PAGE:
JACKSONVILLE — The U.S. Court of Appeals for the Eleventh Circuit answered the question of whether applying an ordinance raises issues with a substantive-due-process claim, and made it clear the answer was “no” as it reversed a summary judgment in favor of a property suing Pasco County amid the application of an ordinance.
The issue comes from an ordinance that the county passed (No. 11-15) “to preserve, protect, and provide for the dedication and/or acquisition of right-of-way transportation corridors that are necessary to provide future transportation facilities and facility improvements to meet the needs of [projected] growth,” according to the lawsuit.
Hillcrest Property sued Pasco County, alleging it should not have applied an ordinance against it in its attempt to develop its property into a shopping center. The issue Hillcrest truly had in its substantive-due-process claim was that the county required it to leave space for a 4-lane road expansion without “having first made an individualized determination that the exaction was reasonably related both in nature and extent to the traffic impacts of the proposed development,” according to the lawsuit.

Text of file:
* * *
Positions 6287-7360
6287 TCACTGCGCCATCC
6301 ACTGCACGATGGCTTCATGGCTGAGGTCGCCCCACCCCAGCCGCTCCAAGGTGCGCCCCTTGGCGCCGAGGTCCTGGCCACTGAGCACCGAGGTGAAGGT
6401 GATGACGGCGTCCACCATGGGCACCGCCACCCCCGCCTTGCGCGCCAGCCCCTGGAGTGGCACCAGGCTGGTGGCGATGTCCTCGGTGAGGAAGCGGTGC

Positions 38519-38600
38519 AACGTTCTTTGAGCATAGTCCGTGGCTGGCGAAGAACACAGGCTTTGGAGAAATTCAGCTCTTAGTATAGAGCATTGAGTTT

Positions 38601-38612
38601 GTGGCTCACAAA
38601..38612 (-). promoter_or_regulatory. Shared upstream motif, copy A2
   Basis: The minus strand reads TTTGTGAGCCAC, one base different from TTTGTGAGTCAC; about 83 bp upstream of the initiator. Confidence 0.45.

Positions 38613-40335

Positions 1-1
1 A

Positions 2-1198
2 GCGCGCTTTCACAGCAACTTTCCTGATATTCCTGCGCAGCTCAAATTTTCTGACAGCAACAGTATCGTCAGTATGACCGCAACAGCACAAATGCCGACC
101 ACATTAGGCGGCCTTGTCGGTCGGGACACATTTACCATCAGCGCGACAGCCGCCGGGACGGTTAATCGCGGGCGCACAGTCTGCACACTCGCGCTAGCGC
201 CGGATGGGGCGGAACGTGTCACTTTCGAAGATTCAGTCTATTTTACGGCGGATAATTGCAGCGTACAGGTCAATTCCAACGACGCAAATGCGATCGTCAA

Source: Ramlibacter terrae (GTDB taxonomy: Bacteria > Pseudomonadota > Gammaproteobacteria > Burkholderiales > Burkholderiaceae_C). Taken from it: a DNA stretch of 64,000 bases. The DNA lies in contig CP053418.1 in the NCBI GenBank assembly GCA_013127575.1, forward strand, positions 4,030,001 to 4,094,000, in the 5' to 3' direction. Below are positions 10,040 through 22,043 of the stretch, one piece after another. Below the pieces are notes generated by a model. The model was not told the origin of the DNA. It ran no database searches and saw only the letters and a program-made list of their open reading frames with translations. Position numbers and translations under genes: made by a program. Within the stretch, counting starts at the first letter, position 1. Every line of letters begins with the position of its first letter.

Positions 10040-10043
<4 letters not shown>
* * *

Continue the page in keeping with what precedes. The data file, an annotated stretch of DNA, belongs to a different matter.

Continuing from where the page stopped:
Still, the appeals court agreed with the county and reversed a decision from a lower court that granted Hillcrest its motion for summary judgment.
Circuit Judge Gerald Bard Tjoflat
Circuit Judge Gerald Bard Tjoflat wrote the opinion and Stanley Marcus and Kevin Newsom concurred.
Newsom also wrote a separate opinion to express why it concurred to the opinion. He pointed out that while what happened to Hillcrest is “stinky” it’s not against the Constitution (despite the lower court’s disappointment in the County’s conduct with Hillcrest). And yet, the County didn’t break the law.
Hillcrest, which owns 16.5 acres of undeveloped land in the county, asked the county if it could expand to an 83,000 square-foot retail shopping center that would advance its property.